Since it began in 2002 Funky Dragon has gone out of its way to listen to and gather the views and opinions of as many young people as possible from a wide range of backgrounds and circumstances all across Wales.
More information coming soon
A part of what makes Funky Dragon unique is our structure which is specifically designed to encompass those voices that can sometimes be left out. The other big part of Funky Dragon’s uniqueness is that it is predominantly a young people-led organisation.
The existing structure has evolved and changed over time as different young people have come through the organisation, changing it and molding it as they have seen fit. We are proud of the fact that in 2002 we became the first charity in British history to appoint Trustees who were aged 17 or under – the subject of a legal ruling that still represents an important step forward for children’s rights in the UK.
Young people from Funky Dragon work to influence the Welsh Government’s policy making in a variety of ways. Not only do young people regularly respond to government consultations, they also debate their issues and concerns (and possible solutions) directly with Ministers and Officials. Policy has sometimes been initiated in this way; for example the pupil complaints procedure. Policies have been revised; for example the sexual health strategy and the anti-bullying strategy. Dialogue with young people has also encouraged the Welsh Government to introduce new legislation; for example regulations requiring all schools in Wales to establish school councils.
In 2005 Funky Dragon began a project that would eventually be called Our Rights, Our Story (OROS). Young people from Funky Dragon set themselves a challenge: to represent as wide a range of young people’s views as possible when reporting to the United Nations Committee on the Rights of the Child. Supported by the European Social Fund the project canvassed the views of over 12,000 young people in Wales and submitted a report to the UN Committee with recommendations covering areas such as health, education, the environment and play. In July 2008 members of Funky Dragon presented their OROS report to the United Nations to great acclaim both at home and abroad. The UN Committee’s Concluding Observations (on the U.K. state party) that were pertinent to Wales reflected many of the recommendations Funky Dragon had presented in OROS. The UN Committee subsequently invited Funky Dragon back to meet with them and advise them on how they should be listening to children.
Welsh Government core funding has supported Funky Dragon’s work with 11 to 25 year olds across Wales for nearly a decade. An additional Welsh Government grant over 2007-2010 supported Funky Dragon to undertake innovative activity to gather and present the views of younger children (aged 7 – 11). Initially the focus was on a sister report to OROS for the UN Committee, incorporating the views of 2,500 children aged 7 to 10 on their matters of concern. Subsequently, the additional grant was used to support the Children as Researchers project (which saw local activity across eight projects in Wales and an event culminating with 70 children discussing their issues with Welsh Government Ministers in Cardiff Bay) and the start of the next reporting process to the United Nations. When this additional funding was drawing to a close, Funky Dragon sought other funding sources to support its work with children. In August 2011 we expect to hear the outcome of a bid to the Big Lottery Fund which would resource a model for involving children in decision-making that we plan to roll out to all 22 local authorities across Wales and once again bring children’s views to the attention of the Welsh Government.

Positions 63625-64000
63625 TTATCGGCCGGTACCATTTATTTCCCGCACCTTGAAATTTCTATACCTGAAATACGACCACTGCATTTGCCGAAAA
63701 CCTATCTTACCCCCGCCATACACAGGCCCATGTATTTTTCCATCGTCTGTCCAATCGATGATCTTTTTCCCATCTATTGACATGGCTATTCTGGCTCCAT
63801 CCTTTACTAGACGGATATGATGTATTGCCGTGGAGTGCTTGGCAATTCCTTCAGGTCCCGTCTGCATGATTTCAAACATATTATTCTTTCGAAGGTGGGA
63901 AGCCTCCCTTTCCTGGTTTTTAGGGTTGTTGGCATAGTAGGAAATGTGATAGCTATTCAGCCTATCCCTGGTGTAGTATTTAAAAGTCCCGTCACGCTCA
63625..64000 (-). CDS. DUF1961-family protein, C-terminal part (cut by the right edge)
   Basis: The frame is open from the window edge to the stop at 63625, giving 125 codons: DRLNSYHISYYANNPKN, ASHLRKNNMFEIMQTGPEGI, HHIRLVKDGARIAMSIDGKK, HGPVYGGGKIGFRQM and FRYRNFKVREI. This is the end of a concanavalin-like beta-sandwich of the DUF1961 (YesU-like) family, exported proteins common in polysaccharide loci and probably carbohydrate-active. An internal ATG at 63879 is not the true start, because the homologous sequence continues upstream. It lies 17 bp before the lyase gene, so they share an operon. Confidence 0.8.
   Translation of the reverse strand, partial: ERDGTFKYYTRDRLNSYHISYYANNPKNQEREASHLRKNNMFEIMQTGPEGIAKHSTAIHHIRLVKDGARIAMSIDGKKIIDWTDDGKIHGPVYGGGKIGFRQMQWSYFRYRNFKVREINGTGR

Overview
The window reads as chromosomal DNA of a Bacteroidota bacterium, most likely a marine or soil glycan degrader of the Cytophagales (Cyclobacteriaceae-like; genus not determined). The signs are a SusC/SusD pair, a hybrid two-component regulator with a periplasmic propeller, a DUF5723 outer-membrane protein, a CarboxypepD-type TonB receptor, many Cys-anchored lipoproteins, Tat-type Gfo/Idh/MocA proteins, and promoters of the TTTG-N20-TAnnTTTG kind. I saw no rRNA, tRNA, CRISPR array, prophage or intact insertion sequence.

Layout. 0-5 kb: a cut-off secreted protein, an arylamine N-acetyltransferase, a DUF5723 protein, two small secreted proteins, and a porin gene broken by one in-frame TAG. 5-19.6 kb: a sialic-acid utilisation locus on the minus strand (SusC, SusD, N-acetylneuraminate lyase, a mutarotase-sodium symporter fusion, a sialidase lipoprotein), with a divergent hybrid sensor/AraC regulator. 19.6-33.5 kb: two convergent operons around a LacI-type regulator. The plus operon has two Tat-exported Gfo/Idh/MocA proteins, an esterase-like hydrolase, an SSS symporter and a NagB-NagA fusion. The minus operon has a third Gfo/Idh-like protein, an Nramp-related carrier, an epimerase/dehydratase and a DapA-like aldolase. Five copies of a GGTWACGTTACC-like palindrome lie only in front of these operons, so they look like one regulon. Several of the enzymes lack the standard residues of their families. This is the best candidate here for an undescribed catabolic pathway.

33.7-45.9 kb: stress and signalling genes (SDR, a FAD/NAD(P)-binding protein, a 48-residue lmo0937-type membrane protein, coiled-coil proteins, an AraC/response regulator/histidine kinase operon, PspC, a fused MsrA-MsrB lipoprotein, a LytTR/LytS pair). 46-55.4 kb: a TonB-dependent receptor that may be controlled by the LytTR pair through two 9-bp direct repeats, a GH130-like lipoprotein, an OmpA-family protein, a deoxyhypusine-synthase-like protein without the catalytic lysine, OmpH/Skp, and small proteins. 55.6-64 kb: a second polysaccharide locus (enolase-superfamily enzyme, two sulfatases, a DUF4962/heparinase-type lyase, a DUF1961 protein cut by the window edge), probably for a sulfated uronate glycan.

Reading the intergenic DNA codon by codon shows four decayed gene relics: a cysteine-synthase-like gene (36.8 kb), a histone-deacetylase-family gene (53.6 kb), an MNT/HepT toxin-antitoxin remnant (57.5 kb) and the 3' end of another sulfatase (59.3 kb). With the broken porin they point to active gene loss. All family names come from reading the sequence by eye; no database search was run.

In today’s society an online presence is an essential component of an organisation’s delivery mechanisms. This is especially true for a young people led organisation such as Funky Dragon which is working to engage as many children and young people as possible in the national policy making processes of Wales. We run our website in-house and gets upwards of 10,000 hits in a typical month. Our current website designer came to us originally on an apprenticeship scheme and our dedicated children’s website is run entirely by young people on work placements. The website includes: videos describing Funky Dragon and its activities; interviews with Assembly Members; information about the UNCRC and a range of downloadable resources. Funky Dragon also maintains a safe but welcoming presence on Youtube, Facebook and Twitter.
As well as maintaining a strong relationship with the Welsh Government, Funky Dragon has sought a direct relationship with the UK Government with regard to the participation of children and young people from Wales in policy development on non-devolved issues such as youth justice, policing; tax and benefits; and immigration and asylum. Owing to resources and other constraints, this has been something of a ‘rocky road’ but we are currently in discussion with the British Youth Council to explore renewed and effective mechanisms for young people from Wales to engage with both the UK Government and the European political institutions. Funky Dragon has an international reputation for excellence receiving many visitors each year. Most recently we have hosted visits from young people, professionals and politicians from France, Spain, Palestine, Jordan, Peru, Thailand and South Africa.
The principle of listening to children has been adopted and backed with legislation and policy. We now all need to focus on delivery and begin to ask ourselves what this will mean in practical terms. How will Wales listen to its children and young people?